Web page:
____________________
1
For a summary of these statistics, see B. Hepple and S. Fredman Labour Law and Industrial Relations in Great Britain (Kluwer, 1992) paras. 35-338.
2
J. Rubery (ed.) Women and Recession ( 1988) especially chapters 4, 8 and 9.
3
C. MacKinnon Feminism Unmodified ( 1987) chapter 2.
4
D. Rhode Justice and Gender ( 1989), chapters 5 and 8; and see also D. Rhode "'Feminist Perspectives on Legal Ideology'" in Mitchell and Oakley, chapter 9.
5
( 1989), pp. 138-146.

-69-

Notes for this page

Add a new note
If you are trying to select text to create highlights or citations, remember that you must now click or tap on the first word, and then click or tap on the last word.
One moment ...
Default project is now your active project.
Project items

Items saved from this book

This book has been saved
Highlights (0)
Some of your highlights are legacy items.

Highlights saved before July 30, 2012 will not be displayed on their respective source pages.

You can easily re-create the highlights by opening the book page or article, selecting the text, and clicking “Highlight.”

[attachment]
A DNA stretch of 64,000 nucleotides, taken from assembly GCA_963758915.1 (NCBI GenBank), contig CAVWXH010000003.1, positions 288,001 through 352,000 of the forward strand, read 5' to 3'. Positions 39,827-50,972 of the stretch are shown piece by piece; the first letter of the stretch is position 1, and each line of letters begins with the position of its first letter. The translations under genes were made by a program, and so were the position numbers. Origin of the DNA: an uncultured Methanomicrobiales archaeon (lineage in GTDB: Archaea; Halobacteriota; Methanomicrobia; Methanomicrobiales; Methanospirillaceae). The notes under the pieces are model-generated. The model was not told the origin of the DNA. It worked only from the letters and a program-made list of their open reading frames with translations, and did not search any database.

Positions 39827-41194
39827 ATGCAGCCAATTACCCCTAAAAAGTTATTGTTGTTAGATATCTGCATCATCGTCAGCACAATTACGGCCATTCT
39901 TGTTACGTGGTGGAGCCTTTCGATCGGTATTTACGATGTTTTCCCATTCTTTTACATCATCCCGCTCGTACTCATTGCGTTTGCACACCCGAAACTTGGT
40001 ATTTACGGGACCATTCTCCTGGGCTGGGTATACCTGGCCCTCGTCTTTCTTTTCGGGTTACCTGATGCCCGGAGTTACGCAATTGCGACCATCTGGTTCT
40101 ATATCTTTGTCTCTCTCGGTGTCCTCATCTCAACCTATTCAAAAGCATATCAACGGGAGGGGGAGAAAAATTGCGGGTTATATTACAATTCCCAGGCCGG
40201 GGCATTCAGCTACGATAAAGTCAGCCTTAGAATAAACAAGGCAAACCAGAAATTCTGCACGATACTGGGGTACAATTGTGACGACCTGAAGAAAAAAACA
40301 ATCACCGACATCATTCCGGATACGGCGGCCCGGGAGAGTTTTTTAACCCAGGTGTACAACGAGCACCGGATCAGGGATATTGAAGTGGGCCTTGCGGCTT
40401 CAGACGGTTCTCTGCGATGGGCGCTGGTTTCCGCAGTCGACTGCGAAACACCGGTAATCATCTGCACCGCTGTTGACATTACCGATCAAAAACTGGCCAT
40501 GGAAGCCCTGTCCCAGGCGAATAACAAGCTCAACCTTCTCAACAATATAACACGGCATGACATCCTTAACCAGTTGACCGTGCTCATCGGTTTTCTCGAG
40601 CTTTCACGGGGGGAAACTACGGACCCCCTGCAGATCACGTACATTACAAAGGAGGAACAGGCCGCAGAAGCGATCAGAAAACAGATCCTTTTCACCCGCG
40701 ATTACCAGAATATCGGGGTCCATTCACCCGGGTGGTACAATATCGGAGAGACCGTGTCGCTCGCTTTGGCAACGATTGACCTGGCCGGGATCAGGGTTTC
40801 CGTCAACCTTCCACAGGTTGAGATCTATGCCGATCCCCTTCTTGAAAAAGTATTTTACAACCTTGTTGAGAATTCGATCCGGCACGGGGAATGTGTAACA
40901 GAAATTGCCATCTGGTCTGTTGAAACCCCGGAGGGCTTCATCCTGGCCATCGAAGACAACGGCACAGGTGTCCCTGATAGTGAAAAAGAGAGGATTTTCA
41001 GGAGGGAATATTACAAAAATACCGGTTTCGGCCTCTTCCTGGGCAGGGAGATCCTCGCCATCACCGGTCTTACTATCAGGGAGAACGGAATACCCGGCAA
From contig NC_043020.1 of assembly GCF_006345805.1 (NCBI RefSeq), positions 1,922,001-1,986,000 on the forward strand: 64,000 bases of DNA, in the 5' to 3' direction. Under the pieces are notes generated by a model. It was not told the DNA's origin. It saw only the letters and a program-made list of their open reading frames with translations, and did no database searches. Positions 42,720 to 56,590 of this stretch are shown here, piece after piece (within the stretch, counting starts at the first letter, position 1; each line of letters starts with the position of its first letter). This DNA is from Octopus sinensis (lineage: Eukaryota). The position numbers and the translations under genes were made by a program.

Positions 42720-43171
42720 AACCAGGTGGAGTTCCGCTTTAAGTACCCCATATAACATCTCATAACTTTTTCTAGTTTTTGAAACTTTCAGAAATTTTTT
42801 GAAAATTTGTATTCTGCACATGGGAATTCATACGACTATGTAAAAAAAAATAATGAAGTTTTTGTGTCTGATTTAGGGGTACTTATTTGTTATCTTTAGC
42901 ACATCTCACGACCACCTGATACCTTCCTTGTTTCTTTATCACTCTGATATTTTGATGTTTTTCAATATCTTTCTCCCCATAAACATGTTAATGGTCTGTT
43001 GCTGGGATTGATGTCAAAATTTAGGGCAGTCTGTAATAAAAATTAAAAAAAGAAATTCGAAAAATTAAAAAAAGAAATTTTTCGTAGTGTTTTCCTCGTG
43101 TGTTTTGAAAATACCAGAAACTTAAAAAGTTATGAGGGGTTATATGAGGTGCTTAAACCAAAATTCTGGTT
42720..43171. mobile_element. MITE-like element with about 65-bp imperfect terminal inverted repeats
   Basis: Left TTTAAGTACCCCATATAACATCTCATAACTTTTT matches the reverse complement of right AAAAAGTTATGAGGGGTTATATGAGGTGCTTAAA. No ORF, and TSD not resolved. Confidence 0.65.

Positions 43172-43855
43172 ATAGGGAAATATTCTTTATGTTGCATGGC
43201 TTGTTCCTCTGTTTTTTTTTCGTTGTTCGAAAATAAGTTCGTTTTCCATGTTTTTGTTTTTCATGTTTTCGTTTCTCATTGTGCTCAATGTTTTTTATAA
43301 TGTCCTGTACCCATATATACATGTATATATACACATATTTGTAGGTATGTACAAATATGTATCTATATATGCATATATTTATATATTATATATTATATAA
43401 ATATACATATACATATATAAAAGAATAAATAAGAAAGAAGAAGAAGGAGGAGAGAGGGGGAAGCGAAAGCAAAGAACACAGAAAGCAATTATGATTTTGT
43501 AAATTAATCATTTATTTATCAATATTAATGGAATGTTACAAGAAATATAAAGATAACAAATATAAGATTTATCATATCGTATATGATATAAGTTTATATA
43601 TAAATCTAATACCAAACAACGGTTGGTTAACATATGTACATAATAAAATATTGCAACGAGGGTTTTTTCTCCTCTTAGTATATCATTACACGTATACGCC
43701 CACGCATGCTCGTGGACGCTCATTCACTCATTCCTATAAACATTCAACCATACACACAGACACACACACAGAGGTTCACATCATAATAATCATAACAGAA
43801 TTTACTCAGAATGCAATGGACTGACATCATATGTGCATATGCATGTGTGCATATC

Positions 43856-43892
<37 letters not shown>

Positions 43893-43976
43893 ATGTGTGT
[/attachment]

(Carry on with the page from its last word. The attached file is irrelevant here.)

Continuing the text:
Citations (0)
Some of your citations are legacy items.

Any citation created before July 30, 2012 will labeled as a “Cited page.” New citations will be saved as cited passages, pages or articles.

We also added the ability to view new citations from your projects or the book or article where you created them.

Notes (0)
Bookmarks (0)

You have no saved items from this book

Project items include:
  • Saved book/article
  • Highlights
  • Quotes/citations
  • Notes
  • Bookmarks
Notes
Cite this page

Cited page

Style
Citations are available only to our active members.
Sign up now to cite pages or passages in MLA, APA and Chicago citation styles.

(Einhorn, 1992, p. 25)

(Einhorn 25)

1

1. Lois J. Einhorn, Abraham Lincoln, the Orator: Penetrating the Lincoln Legend (Westport, CT: Greenwood Press, 1992), 25, http://www.questia.com/read/27419298.

Cited page

Bookmark this page
Examining the Law Syllabus: The Core
Table of contents

Table of contents

Settings

Settings

Typeface
Text size Smaller Larger Reset View mode
Search within